1887

Group Activity to Enhance Student Collaboration, Graph Interpretation, and Peer Evaluation of Ecological Concepts in a Large-Enrollment Class

    Authors: Marcia A. Shofner1,*, Gili Marbach-Ad2
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    Affiliations: 1: Department of Entomology, University of Maryland, College Park, MD 20742; 2: College of Computer, Mathematical and Natural Sciences, University of Maryland, College Park, MD 20742
    AUTHOR AND ARTICLE INFORMATION AUTHOR AND ARTICLE INFORMATION
    • Received 17 July 2017 Accepted 17 August 2017 Published 15 December 2017
    • ©2017 Author(s). Published by the American Society for Microbiology
    • [open-access] This is an Open Access article distributed under the terms of the Creative Commons Attribution-Noncommercial-NoDerivatives 4.0 International license (https://creativecommons.org/licenses/by-nc-nd/4.0/ and https://creativecommons.org/licenses/by-nc-nd/4.0/legalcode), which grants the public the nonexclusive right to copy, distribute, or display the published work.

    • *Corresponding author. Mailing address: Department of Entomology, 4112 Plant Sciences Building, 4291 Fieldhouse Dr., University of Maryland, College Park, MD 20742. Phone: 301-405-3938. Fax: 301-314-9290.
    Source: J. Microbiol. Biol. Educ. December 2017 vol. 18 no. 3 doi:10.1128/jmbe.v18i3.1387
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    Abstract:

    This study presents an example for an activity that was implemented in a large enrollment (Principles of Ecology and Evolution) class to enhance student collaboration and critical thinking (e.g., graph interpretation and peer evaluation). In Spring 2015, a course redesign was initiated to move from teacher-centered to student-centered learning. We implemented six learning activities that each replaced one lecture. Here we will elaborate on two activities, McArthur and Wilson’s Island Biogeography Theory and Pikas and Climate Change. Both activities require students to use skills such as graph development and interpretation and quantitative reasoning. Students were divided into small groups and worked collaboratively on worksheets. Upon completion of the worksheet, each group was asked to exchange their worksheet with another group. Students were given ten minutes to review and comment on the other group’s worksheet answers. They recorded their comments (positive and negative feedback) directly on the worksheet and handed this back to the original group. The group activity and peer evaluation exercise offered were positively perceived by most of the students. Through the activities students learned about the process of scientific research, including formulating hypotheses, working collaboratively, reviewing each others’ work, being reviewed by others, and learning that there can be more than one way to interpret a graph.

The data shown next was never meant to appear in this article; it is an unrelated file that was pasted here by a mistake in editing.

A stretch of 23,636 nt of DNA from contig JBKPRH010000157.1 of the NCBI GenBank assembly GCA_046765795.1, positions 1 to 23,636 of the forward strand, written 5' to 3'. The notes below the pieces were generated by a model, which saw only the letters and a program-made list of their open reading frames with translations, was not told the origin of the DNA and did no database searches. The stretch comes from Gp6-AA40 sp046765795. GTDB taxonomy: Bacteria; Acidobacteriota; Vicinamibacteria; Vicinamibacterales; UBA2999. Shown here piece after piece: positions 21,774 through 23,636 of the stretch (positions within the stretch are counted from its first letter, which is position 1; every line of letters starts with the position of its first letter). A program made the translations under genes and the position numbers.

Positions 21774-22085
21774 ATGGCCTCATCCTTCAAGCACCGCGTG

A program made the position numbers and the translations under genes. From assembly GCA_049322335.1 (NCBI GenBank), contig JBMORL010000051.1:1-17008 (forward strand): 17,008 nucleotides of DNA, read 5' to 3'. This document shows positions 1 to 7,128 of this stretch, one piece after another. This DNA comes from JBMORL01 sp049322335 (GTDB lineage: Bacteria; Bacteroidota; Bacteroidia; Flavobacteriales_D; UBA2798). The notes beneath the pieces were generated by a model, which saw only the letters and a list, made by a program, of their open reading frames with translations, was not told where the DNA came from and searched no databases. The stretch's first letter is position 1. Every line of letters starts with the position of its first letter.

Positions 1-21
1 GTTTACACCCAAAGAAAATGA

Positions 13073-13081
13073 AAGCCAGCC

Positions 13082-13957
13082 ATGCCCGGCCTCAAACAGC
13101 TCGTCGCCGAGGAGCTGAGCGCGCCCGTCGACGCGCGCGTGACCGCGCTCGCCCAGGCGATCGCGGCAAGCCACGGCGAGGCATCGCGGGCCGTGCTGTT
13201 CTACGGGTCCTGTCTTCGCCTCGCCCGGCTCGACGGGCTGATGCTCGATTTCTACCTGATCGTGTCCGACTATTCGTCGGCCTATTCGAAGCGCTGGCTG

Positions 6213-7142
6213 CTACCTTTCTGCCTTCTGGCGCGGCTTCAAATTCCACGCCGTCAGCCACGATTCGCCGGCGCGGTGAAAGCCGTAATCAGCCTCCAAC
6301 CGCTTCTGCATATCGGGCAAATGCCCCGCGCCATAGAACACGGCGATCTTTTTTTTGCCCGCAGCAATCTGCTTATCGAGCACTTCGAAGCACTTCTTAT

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References & Citations